Will Gay only B&Bs be forced to close under equality ruling?

Yesterday’s ruling in court that hotel owners cannot discriminate on grounds of sexuality puts many Gay only hotels on the wrong side of the law.

Although the ruling is a small victory for the two men claiming to be upset by not being able to stay at the B&B they’d booked, the ruling opens gay hotels to the same charge of discrimination on the grounds of sexual orientation.

This is a list of hotels practising discrimination against heterosexuals today:

Chaps Hotel, Blackpool.
Gabrielle’s Hotel, Blackpool.
Guyz Hotel, Blackpool. (which I featured in my post of 13th December)
Legends Hotel, Brighton.
Key West Resort, Torquay.
Bags (accommodation service), Blackpool.
Pride Lodge, Blackpool
Wilcot Hotel, Blackpool.
Cliff House Hotel, Torquay.
Mardis Gras Hotel, Blackpool.
The Astor Hotel, Blackpool.
Victoria Gay Hostel, London.
I stopped searching after 3 pages on Google, but there must be more which could fall foul of the law.

Will the Equality and Human Rights Commission act quickly and justly to address the legal requirement for all hotels in the UK to offer their services to all people regardless of sexual orientation?  That hotel hotels must simply be hotels. Or will the ruling yesterday be seen as an act of gross hypocrisy, exposing the bigotry of a government funded body set up to fight for equality for all? Will this case simply expose the fact that “equal” rights legislation is impossible to implement fairly and is only really a means for the tyranny of the majority?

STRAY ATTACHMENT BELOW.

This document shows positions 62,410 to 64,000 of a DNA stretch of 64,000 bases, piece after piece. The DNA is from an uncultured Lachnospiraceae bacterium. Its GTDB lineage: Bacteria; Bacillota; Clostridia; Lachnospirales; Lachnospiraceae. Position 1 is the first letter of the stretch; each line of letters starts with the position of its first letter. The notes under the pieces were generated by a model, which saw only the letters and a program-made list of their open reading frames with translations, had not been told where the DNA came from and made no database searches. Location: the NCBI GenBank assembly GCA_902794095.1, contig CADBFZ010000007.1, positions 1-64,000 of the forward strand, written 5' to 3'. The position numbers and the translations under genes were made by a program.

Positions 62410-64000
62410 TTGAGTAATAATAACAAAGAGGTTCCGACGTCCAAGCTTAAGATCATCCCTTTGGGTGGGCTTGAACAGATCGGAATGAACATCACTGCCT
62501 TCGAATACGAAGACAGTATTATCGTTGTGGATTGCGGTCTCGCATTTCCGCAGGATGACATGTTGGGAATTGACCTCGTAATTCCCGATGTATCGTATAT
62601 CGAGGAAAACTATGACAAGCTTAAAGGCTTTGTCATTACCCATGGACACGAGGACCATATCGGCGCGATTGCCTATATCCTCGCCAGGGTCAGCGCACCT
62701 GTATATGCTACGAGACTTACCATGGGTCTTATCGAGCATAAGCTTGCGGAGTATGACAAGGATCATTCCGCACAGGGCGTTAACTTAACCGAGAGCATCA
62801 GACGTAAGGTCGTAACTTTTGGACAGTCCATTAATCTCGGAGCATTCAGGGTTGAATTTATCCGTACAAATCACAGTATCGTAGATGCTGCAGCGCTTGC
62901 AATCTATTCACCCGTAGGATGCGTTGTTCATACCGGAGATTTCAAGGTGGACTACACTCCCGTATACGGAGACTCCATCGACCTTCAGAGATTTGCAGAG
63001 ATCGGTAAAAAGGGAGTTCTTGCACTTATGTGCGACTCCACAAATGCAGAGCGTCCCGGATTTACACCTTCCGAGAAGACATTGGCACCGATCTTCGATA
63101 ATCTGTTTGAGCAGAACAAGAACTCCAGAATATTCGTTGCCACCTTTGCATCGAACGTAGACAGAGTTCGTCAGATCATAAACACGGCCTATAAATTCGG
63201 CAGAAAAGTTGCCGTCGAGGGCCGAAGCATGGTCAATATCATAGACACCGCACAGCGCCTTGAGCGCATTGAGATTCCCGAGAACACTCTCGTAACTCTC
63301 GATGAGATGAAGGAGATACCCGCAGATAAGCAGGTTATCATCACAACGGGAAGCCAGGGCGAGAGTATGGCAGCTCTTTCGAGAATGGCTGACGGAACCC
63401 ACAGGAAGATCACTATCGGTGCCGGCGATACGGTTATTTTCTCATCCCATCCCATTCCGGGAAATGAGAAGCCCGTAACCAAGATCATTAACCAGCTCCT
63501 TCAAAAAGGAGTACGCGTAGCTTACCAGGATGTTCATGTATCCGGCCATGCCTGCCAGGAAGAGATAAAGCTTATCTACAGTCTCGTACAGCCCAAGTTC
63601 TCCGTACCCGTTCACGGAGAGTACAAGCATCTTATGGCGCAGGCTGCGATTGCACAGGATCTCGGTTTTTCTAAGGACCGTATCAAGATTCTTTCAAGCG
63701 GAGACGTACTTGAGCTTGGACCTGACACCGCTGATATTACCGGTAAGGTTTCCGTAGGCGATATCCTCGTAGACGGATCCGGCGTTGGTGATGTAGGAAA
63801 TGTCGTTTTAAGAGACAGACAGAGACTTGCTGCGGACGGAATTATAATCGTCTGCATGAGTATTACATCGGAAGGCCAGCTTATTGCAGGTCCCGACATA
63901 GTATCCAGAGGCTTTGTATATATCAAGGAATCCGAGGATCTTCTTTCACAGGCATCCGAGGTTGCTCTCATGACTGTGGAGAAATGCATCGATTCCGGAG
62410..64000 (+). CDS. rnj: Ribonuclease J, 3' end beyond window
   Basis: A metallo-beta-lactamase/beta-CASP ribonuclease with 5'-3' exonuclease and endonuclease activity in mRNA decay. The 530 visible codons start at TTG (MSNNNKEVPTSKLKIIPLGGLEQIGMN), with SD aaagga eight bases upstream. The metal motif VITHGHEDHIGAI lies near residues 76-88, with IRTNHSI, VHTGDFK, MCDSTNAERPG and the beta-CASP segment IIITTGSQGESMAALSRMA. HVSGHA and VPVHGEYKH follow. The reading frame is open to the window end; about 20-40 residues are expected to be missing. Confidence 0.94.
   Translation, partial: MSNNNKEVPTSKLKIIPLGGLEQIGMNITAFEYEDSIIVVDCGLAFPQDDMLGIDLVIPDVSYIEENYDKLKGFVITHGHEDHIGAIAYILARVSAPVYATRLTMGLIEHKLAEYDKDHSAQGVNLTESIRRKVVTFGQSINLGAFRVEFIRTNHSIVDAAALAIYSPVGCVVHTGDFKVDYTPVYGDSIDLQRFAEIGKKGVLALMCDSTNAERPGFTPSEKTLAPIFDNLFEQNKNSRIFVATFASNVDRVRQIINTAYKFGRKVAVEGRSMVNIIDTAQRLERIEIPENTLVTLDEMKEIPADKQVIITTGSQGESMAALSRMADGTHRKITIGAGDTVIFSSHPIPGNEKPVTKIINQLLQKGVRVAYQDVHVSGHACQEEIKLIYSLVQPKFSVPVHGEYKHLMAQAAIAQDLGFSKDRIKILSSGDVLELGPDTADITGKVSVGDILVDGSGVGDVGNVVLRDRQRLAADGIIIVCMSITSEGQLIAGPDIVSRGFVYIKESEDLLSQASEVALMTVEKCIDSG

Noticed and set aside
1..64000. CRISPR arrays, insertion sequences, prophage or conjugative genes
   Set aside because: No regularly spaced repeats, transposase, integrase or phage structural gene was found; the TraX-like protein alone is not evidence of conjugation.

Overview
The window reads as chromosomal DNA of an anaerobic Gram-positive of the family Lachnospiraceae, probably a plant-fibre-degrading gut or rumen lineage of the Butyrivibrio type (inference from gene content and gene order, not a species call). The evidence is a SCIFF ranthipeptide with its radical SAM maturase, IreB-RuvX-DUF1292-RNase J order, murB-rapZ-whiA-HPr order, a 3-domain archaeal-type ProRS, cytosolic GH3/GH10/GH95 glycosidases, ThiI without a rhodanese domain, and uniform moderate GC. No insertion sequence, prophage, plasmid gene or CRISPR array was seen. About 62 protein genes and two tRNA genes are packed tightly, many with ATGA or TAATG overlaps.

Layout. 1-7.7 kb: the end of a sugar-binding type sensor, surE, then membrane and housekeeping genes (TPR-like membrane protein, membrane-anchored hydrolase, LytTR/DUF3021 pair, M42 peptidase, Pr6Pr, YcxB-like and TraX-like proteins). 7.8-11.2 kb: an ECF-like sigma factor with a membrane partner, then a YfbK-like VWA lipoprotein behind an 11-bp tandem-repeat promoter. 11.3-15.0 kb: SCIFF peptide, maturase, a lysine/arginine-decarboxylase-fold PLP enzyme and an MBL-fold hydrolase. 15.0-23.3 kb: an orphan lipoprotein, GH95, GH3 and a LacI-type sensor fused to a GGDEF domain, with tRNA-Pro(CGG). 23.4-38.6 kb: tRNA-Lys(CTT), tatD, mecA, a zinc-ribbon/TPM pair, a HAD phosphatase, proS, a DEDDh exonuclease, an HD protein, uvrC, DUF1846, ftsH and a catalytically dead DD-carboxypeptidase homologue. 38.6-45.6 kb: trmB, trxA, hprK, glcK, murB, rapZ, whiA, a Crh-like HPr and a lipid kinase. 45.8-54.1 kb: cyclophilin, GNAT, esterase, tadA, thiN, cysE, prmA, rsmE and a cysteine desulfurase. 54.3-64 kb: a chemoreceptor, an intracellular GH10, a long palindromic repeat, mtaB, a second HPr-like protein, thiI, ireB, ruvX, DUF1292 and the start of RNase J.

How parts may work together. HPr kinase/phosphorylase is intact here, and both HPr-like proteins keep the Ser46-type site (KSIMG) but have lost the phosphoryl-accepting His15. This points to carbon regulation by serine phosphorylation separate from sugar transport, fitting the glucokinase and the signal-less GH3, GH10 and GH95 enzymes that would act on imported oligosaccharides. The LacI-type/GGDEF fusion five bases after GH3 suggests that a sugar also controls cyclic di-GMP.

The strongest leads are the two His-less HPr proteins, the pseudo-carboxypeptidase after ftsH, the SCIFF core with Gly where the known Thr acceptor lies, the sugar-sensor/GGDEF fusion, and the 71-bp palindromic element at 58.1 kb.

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2 Responses to Will Gay only B&Bs be forced to close under equality ruling?

  1. étrangère says:

    I thought the charge wasn’t on the basis of sexuality, but on the basis that legally, civil partnerships must have the same rights as marriage. So technically, I think the B&B could still disallow non-married, non-civil partnered couples (of either gender or sexual orientation) a double room. They weren’t being sued for discrimination on the basis of sexual orientation, but for discrimination in not treating a civil partnership as marriage legally. The judge acknowledged that, in saying that he acknowledged that they wouldn’t have an unmarried heterosexual couple staying in a double room, either. Or do I misunderstand?

    I don’t disagree with you on the general principle, I just think they may have got round this one legally.

  2. neilrobbie says:

    Thanks for the clarification. I guess the answer to my question then is, “no” unless the legal playing field is moved to the right of hotel owners to appeal to niche markets. Doesn’t this highlight the impossibility of a just and fair equality legislation? The rights of one party will always trump the rights of another and the only solution the judge could cite was the tyranny of the majority.

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